Besides the 20,000 accredited journalists covering the Games, the Chinese authorities are expecting 10,000 non-accredited reporters: twice the number of athletes competing.

And this may prove an underestimate, with many arriving long before August to provide material for extensive preview series to be broadcast and published well before the sporting events begin.

The result by the time of the Olympics is likely to be a mass of voices and views on China, many critical and seeking to carve a distinctive approach because of the very immensity of the competition.

This presents a big challenge for a country whose entire media is in theory state owned, although the connections and controls have become rather remote in places where “the mountains are very high and the emperor is far away”.

The Foreign Correspondents Club of China, which represents most of the 400 officially accredited international journalists in the country, has recently published a survey on the reporting environment.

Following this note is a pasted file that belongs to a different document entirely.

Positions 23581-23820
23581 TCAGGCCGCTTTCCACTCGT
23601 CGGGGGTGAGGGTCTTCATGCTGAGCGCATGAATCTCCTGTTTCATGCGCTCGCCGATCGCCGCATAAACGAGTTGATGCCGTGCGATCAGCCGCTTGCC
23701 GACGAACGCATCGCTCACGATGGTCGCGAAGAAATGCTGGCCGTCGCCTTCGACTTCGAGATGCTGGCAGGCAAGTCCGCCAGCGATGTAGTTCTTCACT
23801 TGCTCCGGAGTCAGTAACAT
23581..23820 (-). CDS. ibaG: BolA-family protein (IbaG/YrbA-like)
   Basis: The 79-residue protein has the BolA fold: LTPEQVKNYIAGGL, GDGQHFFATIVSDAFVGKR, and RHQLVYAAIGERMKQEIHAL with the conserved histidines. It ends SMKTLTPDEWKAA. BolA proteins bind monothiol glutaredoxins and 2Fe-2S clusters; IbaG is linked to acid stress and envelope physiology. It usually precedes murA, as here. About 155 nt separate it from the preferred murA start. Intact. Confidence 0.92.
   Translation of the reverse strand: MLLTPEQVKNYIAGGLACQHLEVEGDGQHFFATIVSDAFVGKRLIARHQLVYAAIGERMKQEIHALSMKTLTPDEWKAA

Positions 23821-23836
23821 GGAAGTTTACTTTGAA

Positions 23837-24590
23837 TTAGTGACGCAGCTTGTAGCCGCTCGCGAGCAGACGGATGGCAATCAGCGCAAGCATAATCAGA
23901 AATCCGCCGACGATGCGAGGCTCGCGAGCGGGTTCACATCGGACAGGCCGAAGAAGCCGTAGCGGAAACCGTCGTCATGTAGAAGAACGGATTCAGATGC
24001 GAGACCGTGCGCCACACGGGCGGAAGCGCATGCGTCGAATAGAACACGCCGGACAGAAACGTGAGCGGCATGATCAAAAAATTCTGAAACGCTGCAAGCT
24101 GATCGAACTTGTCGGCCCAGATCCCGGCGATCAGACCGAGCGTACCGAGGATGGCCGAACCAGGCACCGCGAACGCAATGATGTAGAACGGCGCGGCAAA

Forty-three percent of respondents said it had improved since new regulations covering the foreign media came into force on January 1, but 40 per cent said they continued to experience interference in their reporting, citing 157 cases.

These included intimidation of sources, detentions, surveillance, official reprimands and violence against correspondents, their staff and sources.

FCCC president Melinda Liu, of Newsweek, said: “We welcome the progress that has been made”, especially in removing the former requirement that correspondents seek the approval of local government officials before working anywhere in the country. That rule is scheduled to be reintroduced along with other controls after the Olympics.